For the most part, I have made an effort to keep politics off of this blog. I realize there are people who read my writing that voted for Trump, just as there are people who voted for Hillary Clinton. Hell, there’s probably even someone reading this who voted for pornstar, Mary Carey during California’s 2003 Gubernatorial recall election. I voted for none of those candidates. And while I may not have succeeded entirely at keeping this blog free of politics, I am an opinionated person, and I am human, so that’s okay with me. Now that the political landscape is shifting, I want to make a few things clear. The following is spurred mostly by interactions I’ve had on this blog as well as social media.

First, I want to make it clear that disrespect or hate of any kind will not be tolerated by me, even if the person does not deem it to be so. In other words, I will not hesitate to block, delete, or use any method available to combat trolls.

This blog is quite literally my domain, as is my Facebook profile and Twitter account, and all the other social media stuff. It’s silly to take it all so seriously. It is, after all, just a bunch of words on a screen made to look presentable by some otherworldly language that all comes together by thousands of miles of fiber optic cables underground. Okay, yeah, maybe it’s more serious than I thought.

But anyway, I feel this needs to be said in order to set some people straight. In the past, I have had people tell me what I should and should not write about, and more recently, I had someone tell me, during a heated Facebook argument, that I “lack comprehensive reading skills.” The first person was marked as spam, because anyone who tells me what not to write is just that — spam. And the second person, although he was once someone I called a friend, I blocked and deleted on Facebook. It is a bummer that it came to that, but here’s the truth for you: It doesn’t matter how close our relationship is, if you insult me — question my intelligence — I will absolutely cut you off. I have a debilitating disease that makes it incredibly hard to string together coherent sentences (let alone read the garbage this guy was saying). He has no idea. This post — these words I’m writing — is a damn miracle. I couldn’t do this a year ago. And by the way, I’ve had essays published in major publications like Men’s Journal and Quartz, so despite my disability, I think my reading comprehension is just fine. But for him to insult me in such a way is, as far as I’m concerned, on the same level as Donald Trump making fun of a handicapped reporter, which whether you believe he did or did not do on purpose is irrelevant — insulting someone is insulting someone regardless of how you justify it.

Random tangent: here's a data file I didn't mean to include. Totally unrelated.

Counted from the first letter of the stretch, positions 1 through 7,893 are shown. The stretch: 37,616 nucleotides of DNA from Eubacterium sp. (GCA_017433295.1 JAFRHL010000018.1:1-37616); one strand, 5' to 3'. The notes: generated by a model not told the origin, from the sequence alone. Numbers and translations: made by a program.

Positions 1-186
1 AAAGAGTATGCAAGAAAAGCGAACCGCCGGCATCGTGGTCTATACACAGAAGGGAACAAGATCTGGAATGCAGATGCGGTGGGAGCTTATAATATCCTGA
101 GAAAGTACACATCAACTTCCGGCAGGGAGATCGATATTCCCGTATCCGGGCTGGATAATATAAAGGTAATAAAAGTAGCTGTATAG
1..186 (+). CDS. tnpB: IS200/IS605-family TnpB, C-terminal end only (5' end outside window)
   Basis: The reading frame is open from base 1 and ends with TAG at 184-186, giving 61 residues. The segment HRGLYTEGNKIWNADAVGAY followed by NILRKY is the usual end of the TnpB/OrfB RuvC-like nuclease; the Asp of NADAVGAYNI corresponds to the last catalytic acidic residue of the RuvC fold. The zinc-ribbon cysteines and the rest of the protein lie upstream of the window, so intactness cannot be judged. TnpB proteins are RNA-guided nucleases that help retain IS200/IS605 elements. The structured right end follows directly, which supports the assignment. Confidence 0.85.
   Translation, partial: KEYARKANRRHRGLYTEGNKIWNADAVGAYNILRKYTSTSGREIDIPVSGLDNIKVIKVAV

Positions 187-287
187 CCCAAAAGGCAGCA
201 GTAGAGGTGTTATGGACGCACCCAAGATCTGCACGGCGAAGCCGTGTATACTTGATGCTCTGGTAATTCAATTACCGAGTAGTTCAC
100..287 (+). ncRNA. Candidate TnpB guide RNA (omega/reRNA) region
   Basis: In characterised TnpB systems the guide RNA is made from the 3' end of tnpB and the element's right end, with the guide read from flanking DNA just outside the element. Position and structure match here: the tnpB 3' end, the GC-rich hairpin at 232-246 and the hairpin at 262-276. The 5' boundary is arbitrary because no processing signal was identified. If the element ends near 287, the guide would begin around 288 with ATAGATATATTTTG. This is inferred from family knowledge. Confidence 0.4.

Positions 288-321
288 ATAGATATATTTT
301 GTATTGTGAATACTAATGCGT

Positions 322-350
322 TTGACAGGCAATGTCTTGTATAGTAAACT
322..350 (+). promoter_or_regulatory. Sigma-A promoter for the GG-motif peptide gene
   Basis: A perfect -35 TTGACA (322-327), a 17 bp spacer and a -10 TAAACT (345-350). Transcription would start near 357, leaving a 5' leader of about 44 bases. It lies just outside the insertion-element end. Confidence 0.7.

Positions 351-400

For the guy who recently insulted me, I had not heard from him in years — not when I first got sick, not when I was near death — not even a text or email. Yet he did not hesitate to lash out at me on a post which featured an exact quote from Donald Trump — one that was insulting, degrading, and disgustingly lewd. So that person is gone, thankfully. But my greater point is, and I recommend other people who value peace of mind consider it, anyone who does not bring something positive to my life, including my life online, is best dismissed. I cherish different views, and I encourage people to express their opinions with me, but they better be respectful is all I’m saying. 

Let me leave this post with an image. Think of online interactions as visiting someone at his or her home. If I comment on your post, I’m stopping for a cup of tea; if you say something on my post, you are coming over for dinner. Now, I can’t remember a time when I was a guest at someone’s house and I suddenly and belligerently started shouting insults. Well, there were a few drunken times during college, but hey, that was college. Anyway. Let’s keep it classy — stay respectful and all will be well (I hope).

*On a lighter note, we’ve sold 85 “Show M.E. the Money” shirts, which means roughly $400 will be donated to the Blue Ribbon Foundation, with an equal amount used to pay my medical bills. Yay! Now, there’s only TWO DAYS left to buy them and I REALLY want to get to 100. Let’s make it happen!

Where Have All The People Gone?

*Disclaimer* If you are reading this post there is a 95% chance the negative parts are not directed at you. The people that I call out will probably never read this. And if they let do, I hope we can chat about it. 

People come and go, but for me, since becoming bedridden, people have only come in and out of my life, not the other way around. They come and go, but I stay put. It’s a one-way street, a lonely road leading to a turnaround. This is nothing new. But for some reason it has never affected me more than it does right now. I imagine it’s because I don’t have much to distract myself from loneliness. People come to visit (or text me saying they want to visit), maybe they even make a few social media posts about doing so, but eventually they move on with their life while I remain stagnant. Don’t get me wrong, I’m grateful for the people in my life no matter how short-lived our relationship may be, but it seems to me those who stay in my life the shortest amount of time are making the gesture more to feel better about themselves than lift my spirits, or anything else for that matter. 

For instance, since word about my poor health has spread, a number of people from my past have sent me messages, but the vast majority of people who do, never come to visit even when they say they will. I know life gets busy, but I still prefer honesty over a false promise.